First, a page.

WICHFORD, Benedict (d.1433), of Romsey and Southampton.
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Family and Education
s. of John Wichford of Romsey. educ. Winchester college 1395-9. m. (1) by 1415, Isabel, wid. of John Butler of Southampton; (2) by Apr. 1429, Alice Smith, da. and h. of Maud, w. of Thomas Armorer* of Southampton.1
A native of Romsey, Wichford is first noted in 1395 when he became a scholar at Winchester college, it being perhaps intended that he should enter the Church. However, he chose the legal profession instead, and completed his training by 1408, then standing bail in Chancery for a litigant from Ogbourne St. George in Wiltshire. Two years later, as the right heir of William Wichford, he inherited lands in ‘Bathampton Wyly’ in the parish of Steeple Langford, also in Wiltshire, from a distant relative, Christine atte Mulle. Yet despite his new role as a landowner, by 1414 he had decided to settle in Southampton, where through marriage to the widow of a former mayor he was able to take over her lease of a site in Bugle Street. This he conveyed in January 1415 to the vicar of Holy Rood church and other trustees, saving to himself and his wife a messuage in St. Michael’s parish (probably the house which they afterwards occupied on the west side of French Street). Ten years later Wichford sold two dwellings and a garden in English Street. In April 1429 his second wife’s mother settled on him all her lands and property in Winchester, Petersfield and elsewhere in Hampshire, probably including the tenement in Tanner Street, Winchester, for which he subsequently paid rent to St. John’s hospital.4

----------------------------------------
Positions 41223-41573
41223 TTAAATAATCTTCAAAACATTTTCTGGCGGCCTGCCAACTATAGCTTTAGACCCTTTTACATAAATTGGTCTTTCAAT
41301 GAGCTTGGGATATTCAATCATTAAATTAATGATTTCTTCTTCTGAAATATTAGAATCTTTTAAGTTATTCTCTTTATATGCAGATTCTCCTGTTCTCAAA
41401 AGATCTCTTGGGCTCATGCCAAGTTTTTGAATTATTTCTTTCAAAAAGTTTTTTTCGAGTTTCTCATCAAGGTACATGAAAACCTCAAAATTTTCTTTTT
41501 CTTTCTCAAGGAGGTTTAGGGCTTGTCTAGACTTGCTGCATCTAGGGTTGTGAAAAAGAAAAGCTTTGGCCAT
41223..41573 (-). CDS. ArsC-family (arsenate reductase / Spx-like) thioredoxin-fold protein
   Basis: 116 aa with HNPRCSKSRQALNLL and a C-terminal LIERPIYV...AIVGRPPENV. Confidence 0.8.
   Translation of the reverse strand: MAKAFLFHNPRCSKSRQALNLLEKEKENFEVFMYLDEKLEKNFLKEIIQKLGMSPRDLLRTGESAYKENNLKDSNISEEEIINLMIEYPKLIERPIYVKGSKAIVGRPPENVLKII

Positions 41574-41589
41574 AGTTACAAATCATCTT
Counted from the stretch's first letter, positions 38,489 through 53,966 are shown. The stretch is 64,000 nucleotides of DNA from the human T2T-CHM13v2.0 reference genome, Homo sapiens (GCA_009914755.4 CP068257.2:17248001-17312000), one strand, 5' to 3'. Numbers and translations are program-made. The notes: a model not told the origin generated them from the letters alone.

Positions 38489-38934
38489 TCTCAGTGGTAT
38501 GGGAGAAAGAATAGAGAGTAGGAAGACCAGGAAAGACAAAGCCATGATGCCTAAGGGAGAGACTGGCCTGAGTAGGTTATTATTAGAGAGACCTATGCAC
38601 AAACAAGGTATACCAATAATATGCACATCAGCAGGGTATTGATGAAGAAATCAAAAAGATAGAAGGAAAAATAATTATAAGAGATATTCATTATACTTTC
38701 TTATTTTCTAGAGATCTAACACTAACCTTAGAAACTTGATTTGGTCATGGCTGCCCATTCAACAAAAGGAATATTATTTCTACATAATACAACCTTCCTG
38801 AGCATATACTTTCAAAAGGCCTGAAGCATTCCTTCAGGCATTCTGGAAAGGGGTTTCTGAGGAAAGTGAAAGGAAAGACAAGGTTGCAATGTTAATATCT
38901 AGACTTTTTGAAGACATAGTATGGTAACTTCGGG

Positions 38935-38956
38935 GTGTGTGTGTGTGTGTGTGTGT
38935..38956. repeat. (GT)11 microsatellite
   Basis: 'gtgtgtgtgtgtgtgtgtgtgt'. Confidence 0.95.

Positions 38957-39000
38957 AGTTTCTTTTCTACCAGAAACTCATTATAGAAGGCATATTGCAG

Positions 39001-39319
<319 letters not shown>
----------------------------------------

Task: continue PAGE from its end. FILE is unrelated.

Wichford’s main business as a lawyer was transacted in the local courts, or else concerned the transfer of ownership of property. But, as one of the attorneys officially appointed by the borough of Southampton, he went up to Westminster in 1414, 1415 (using the opportunity presented by his first election to Parliament) and 1417, on each occasion in order to pay the fee farm at the Exchequer.5 As part of his duties as bailiff, several times between 1419 and 1432 he is recorded as water bailiff, the officer given special responsibility for the collection of local customs in the port; and in the meantime, certainly in 1428-9, he served as Southampton’s attorney in the court of common pleas, for an annual fee of 13s.4d. Late in December 1433 a boat carrying two barrels of herring, two feather-beds and two bolsters Wichford had ordered docked at Southampton, but it would appear that he had recently died.6
Ref Volumes: 1386-1421
Author: L. S. Woodger
Variants: Wychford, Wychefort.
- 1. CCR, 1409-13, p. 120; Winchester Scholars ed. Kirby, 22; Black Bk. Southampton (Soton Rec. Soc. xiv), 1; Stowe 846, f. 153. In Queen’s Coll. Oxf. God’s House, R389 (1418-19) Wichford’s 1st w. is called Christine; in the following account, R390, she is named Christine in one place and Isabel in another, and in 1422